Here’s some shocking statistics for you — the Centers for Disease Control and Prevention (CDC) estimates more than 1.5 million Americans are diagnosed with sepsis annually in the United States. Of these individuals, as many as 250,000 die from complications related to the condition. And since sepsis is a factor in one out of every three hospital-associated deaths, sepsis isn’t something nurses can ignore.
Even though sepsis is responsible for so many lives, many nurses have difficulty recognizing the early warning signs. And some healthcare providers still aren’t really sure what sepsis even is. Unfortunately, that lack of knowledge is a key influencer of whether or not your patient has a successful recovery from sepsis. But you can learn the early symptoms of sepsis so you can advocate for your patient more effectively, helping them get prompt treatment. Doing so can literally make the difference between life and death.
Sepsis occurs as a life-threatening response to infection somewhere in the body. The physiological reaction is catastrophic. In many cases, overwhelming, system-wide inflammation leads to organ failure, tissue damage, and death.
It’s possible for anyone to get sepsis, but it’s more common in certain patient populations. These include:
There isn’t one single reason why sepsis is so dangerous — the danger it poses is multifactorial. First, the signs and symptoms, especially in the early stages, don’t necessarily point to sepsis. In the past, nurses used the systematic inflammatory response syndrome (SIRS) criteria to flag patients with possible septic infections. But many of the early symptoms of sepsis mimic those caused by other diseases or conditions, making the SIRS criteria an unreliable indicator of sepsis.
Recognizing early sepsis symptoms is crucial for initiation of effective therapy, but, for most patients, these initial signs are usually fairly generalized. In most cases, symptoms include fever, chills, tachycardia, confusion, acute shortness of breath, tachypnea, and pain.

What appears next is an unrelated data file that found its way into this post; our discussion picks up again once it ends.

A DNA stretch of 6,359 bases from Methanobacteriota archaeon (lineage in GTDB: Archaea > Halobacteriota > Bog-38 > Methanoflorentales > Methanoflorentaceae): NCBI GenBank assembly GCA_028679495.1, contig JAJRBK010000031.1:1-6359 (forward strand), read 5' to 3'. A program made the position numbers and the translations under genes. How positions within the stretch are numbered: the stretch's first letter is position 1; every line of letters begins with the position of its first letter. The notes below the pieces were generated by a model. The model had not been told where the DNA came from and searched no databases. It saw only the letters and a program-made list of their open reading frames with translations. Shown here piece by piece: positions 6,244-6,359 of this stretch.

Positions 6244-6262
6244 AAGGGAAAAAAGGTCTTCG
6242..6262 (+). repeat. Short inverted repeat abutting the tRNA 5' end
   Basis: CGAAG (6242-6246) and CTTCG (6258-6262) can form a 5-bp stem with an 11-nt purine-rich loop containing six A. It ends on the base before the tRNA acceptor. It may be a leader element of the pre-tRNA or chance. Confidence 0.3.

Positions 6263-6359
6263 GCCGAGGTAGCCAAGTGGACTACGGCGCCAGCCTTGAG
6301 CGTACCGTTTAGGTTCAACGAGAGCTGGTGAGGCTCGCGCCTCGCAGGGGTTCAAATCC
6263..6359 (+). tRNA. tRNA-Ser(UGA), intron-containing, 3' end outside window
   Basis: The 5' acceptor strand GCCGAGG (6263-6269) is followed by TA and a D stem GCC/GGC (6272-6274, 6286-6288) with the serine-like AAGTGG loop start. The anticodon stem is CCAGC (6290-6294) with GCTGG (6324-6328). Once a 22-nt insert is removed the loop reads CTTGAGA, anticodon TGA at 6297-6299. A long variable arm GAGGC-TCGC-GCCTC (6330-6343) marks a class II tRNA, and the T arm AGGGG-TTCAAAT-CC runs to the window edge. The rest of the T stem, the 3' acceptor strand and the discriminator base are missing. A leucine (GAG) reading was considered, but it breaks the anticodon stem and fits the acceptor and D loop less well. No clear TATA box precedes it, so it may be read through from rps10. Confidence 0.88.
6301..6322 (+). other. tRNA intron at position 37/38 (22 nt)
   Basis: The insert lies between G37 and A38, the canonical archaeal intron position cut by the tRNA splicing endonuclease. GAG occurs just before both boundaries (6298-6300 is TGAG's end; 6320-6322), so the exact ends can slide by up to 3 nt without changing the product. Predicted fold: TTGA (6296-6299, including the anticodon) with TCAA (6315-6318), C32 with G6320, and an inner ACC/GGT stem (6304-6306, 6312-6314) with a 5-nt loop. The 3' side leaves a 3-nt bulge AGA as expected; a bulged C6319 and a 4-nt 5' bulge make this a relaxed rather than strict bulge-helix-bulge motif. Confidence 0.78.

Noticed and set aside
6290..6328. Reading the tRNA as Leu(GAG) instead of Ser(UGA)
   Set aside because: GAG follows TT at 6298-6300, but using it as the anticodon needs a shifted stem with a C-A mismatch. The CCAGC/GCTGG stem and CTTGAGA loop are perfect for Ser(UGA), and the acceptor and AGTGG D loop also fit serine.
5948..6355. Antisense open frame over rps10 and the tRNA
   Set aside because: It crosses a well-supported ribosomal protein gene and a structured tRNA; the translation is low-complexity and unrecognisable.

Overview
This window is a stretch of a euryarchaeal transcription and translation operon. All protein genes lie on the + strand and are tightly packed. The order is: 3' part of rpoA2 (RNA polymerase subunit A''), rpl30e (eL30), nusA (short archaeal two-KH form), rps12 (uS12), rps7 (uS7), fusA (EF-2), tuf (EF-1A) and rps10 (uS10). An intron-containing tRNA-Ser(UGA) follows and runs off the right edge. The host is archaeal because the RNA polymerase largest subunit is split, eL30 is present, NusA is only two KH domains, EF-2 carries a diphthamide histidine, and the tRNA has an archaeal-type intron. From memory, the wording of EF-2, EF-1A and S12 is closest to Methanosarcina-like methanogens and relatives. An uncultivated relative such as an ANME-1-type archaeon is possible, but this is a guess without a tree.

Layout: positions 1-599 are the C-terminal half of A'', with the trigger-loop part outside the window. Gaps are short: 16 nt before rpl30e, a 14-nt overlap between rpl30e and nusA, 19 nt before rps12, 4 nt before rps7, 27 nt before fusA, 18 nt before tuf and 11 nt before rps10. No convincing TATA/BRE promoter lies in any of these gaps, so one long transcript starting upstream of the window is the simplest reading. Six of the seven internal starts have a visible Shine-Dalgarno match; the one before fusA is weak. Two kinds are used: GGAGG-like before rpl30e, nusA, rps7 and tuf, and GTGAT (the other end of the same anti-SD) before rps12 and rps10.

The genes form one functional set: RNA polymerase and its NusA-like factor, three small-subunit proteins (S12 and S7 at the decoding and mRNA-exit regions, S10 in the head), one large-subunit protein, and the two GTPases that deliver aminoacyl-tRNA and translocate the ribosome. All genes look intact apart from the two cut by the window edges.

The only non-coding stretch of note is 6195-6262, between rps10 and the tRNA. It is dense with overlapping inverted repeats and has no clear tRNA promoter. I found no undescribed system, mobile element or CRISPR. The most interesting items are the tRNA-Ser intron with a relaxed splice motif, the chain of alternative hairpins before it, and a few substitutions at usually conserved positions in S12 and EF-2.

For older adults, early symptoms may be completely different. People age 65+ make up an estimated 65% of people with severe sepsis, but they often present totally differently from younger patients. An older adult may show confusion, unsteady gait, or lack of appetite as the only sign that organ failure is imminent.
On top of vague symptoms, there isn’t any specific diagnostic test for sepsis. Most diagnoses are based on clinical evaluation — and when the symptoms are as generalized as those for sepsis, pinning down an accurate diagnosis can be difficult.
Recognizing sepsis quickly is key to your patient’s successful recovery. Research shows that when sepsis protocols are initiated within six hours of symptom recognition, mortality at 28 days is reduced by almost 20%. As a nurse, you’re around your patients more than any other healthcare provider. You know your patient and can identify subtle changes in their health. Your critical thinking skills and clinical decision-making ability are crucially important for early sepsis recognition.
On top of familiarization with the early symptoms of sepsis, acting as your patient’s advocate is an important step toward getting them well again. If you recognize a change, suggest confirmatory laboratory tests, like those that confirm the presence of endotoxins or procalcitonin (PCT) or urinalysis, CBCs, blood cultures, and even PT and PTT tests. These tests are essential for identifying infection or other issues that may result from sepsis. Other blood tests, like SeptiCyte, helps determine whether certain sepsis-related genes are activated.
While we make every effort to function as members of the same team, it’s important to continue to firmly advocate for your patient. Even if you get pushback from other healthcare providers, remember your patient is depending on you to help them recover. Pay attention to any and all changes to your patient, especially if they occur acutely. It’s better to err on the side of caution and have your patient tested for sepsis than to ignore what could be a fatal error.
In recognition of September as Sepsis Awareness Month, our colleagues at NursingCenter have assembled a FREE Sepsis resource center with an assortment of infographics, blogs and videos. Check it out HERE:
The Lippincott® Solutions evidence-based institutional software also contains robust decision-support and CE lesson content on Sepsis, which serves clinicians at the bedside, in the classroom, and during research.
Click HERE to watch an animated video that shows the ‘flow’ of evidence-based information from a Sepsis diagnosis thru our industry leading software.